The 20 greatest Dodgers of all time, No. 5: Don Drysdale
We recently asked you to list your choices for the 10 greatest Dodgers of all time, and vote you did, as we received an amazing 12,231 ballots. So many people voted that we have decided to expand the list from the top 10 to the top 20. Each weekday at 11 a.m. PDT, a new person will be listed as we count down all 20.
Remember, any Dodger, Brooklyn or L.A., was eligible, including managers, owners, announcers, etc. Points were assigned based on where you listed the person on the ballot. Your first choice received 12 points, second choice 10, third place eight, all the way down to one point for 10th place.
So without further ado, here is No. 5:
No. 5: Don Drysdale (35 first-place votes, 60,555 points)
Big D teamed with Sandy Koufax during the 1960s to form one of the most dominating pitching duos in history.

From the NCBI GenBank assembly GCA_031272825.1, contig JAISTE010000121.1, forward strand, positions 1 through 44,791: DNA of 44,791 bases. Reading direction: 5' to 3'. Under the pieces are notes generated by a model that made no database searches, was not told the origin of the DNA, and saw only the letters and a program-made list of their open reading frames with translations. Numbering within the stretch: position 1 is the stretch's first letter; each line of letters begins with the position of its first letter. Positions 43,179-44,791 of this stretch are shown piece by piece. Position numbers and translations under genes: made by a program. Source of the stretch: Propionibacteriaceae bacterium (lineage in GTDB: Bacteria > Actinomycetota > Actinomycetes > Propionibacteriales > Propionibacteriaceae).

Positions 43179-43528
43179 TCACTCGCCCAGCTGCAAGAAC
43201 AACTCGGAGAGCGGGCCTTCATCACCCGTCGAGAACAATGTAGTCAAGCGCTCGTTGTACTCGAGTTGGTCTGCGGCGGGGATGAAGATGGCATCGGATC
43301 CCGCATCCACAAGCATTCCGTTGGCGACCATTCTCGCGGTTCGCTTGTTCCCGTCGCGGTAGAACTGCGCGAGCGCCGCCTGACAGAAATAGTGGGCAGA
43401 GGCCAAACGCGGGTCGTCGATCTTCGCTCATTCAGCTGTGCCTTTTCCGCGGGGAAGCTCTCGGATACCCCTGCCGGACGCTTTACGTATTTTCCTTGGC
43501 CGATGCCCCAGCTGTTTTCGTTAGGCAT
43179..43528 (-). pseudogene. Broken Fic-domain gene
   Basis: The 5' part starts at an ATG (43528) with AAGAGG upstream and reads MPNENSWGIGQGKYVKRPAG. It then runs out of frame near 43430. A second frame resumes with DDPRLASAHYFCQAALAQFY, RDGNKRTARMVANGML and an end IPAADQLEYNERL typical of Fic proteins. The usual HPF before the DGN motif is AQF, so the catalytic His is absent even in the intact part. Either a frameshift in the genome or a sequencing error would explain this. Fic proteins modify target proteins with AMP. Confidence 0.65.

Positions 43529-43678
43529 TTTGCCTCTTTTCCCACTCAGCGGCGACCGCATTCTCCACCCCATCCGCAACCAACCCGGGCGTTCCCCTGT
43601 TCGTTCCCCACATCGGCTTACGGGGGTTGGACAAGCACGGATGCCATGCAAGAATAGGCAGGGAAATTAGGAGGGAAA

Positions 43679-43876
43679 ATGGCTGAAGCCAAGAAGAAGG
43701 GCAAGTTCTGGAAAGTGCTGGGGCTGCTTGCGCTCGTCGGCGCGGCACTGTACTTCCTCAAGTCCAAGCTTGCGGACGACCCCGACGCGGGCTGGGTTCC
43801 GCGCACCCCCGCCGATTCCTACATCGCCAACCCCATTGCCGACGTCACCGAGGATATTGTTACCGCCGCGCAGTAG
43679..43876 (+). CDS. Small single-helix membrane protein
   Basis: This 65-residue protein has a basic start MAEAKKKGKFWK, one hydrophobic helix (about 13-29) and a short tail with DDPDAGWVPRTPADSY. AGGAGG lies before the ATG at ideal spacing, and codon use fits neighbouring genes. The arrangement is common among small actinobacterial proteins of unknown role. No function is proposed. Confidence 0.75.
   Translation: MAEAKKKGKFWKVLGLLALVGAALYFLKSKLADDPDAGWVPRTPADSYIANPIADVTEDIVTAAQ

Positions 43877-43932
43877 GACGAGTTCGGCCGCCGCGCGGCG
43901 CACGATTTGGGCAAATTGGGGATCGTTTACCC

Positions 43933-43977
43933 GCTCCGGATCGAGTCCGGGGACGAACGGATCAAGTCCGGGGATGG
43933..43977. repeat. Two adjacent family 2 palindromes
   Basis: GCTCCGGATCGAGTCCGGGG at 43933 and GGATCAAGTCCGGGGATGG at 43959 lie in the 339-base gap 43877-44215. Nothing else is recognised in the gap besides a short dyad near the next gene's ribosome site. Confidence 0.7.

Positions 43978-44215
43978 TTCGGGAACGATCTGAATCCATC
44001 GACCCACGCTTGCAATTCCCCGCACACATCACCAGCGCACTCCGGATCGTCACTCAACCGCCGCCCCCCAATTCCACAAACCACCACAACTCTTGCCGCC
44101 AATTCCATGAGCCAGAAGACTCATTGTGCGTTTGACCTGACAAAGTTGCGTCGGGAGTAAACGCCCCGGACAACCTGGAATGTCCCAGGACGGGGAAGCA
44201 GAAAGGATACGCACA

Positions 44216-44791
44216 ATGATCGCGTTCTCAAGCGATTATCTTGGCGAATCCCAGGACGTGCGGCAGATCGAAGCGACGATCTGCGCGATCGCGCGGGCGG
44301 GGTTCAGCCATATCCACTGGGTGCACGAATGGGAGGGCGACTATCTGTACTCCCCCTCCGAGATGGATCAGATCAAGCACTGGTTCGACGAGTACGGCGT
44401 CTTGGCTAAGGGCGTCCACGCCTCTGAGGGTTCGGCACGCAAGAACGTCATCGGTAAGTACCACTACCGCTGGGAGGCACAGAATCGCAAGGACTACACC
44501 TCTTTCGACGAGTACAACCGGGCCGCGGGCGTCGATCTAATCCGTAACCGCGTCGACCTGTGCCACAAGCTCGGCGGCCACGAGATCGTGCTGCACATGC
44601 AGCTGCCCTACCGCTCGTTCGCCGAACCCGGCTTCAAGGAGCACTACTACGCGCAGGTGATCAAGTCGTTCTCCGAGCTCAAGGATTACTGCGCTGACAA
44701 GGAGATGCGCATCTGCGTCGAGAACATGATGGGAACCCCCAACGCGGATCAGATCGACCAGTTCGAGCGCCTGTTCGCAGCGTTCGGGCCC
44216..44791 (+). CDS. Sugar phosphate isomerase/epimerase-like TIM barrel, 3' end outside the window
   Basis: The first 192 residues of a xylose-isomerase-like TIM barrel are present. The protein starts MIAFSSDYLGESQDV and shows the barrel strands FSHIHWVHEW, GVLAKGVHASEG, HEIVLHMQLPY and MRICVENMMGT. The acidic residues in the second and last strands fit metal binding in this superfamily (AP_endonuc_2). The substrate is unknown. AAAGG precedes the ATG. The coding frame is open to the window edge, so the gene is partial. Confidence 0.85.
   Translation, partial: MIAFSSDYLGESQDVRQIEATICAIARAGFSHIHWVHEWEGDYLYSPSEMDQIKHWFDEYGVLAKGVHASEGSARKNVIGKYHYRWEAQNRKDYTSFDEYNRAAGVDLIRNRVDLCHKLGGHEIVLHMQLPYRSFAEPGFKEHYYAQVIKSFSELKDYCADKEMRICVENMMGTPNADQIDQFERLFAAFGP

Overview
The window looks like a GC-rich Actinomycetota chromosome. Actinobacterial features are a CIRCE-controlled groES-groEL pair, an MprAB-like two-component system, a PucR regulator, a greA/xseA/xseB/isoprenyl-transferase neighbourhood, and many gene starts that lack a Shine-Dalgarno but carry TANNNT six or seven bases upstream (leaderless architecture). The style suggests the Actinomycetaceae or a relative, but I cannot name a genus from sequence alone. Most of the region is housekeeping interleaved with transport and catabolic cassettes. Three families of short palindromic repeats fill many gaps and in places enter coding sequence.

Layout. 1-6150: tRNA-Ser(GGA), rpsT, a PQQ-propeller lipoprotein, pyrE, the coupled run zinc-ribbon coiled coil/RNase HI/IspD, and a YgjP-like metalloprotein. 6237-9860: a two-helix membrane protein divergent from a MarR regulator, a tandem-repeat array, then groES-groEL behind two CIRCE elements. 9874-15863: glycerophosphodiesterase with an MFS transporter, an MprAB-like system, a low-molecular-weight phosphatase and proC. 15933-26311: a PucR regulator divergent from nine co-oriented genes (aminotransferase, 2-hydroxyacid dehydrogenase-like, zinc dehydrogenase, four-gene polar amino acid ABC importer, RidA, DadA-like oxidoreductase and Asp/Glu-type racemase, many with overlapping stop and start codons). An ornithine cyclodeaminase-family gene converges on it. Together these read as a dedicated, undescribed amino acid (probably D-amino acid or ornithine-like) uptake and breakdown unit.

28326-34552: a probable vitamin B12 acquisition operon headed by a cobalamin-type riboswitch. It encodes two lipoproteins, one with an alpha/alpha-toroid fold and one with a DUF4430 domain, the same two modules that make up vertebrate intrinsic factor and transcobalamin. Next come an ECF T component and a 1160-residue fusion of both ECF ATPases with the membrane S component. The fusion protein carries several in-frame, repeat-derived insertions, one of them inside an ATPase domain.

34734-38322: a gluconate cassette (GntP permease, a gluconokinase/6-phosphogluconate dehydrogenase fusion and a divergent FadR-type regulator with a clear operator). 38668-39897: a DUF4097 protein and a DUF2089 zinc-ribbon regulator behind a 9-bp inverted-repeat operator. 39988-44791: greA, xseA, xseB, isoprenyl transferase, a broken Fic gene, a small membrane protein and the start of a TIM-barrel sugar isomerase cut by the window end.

In 1962, Drysdale won 25 games and the Cy Young Award. In 1965, he won 23 games and helped the Dodgers to their third World Series title in L.A. In 1968, he set a record with 58 consecutive scoreless innings, a record that was broken by Orel Hershiser in 1988.
Drysdale was inducted into the Baseball Hall of Fame in 1984, and had his number (53) retired by the Dodgers that same year.
Drysdale was also one of the last of the breed of pitchers who weren’t afraid to knock a batter down with a pitch to get his point across. His 154 hit batsmen is still the modern National League record.
Drysdale also was a broadcaster for several teams including the Dodgers from 1988 until his death during the 1993 season.
On the all-time Dodgers list, Drysdale is second in wins (209), second in strikeouts (2,486), second in losses (166), second in games pitched (518), sixth in complete games (167), second in shutouts (49), fourth in walks (855) and 19th in ERA (2.95).
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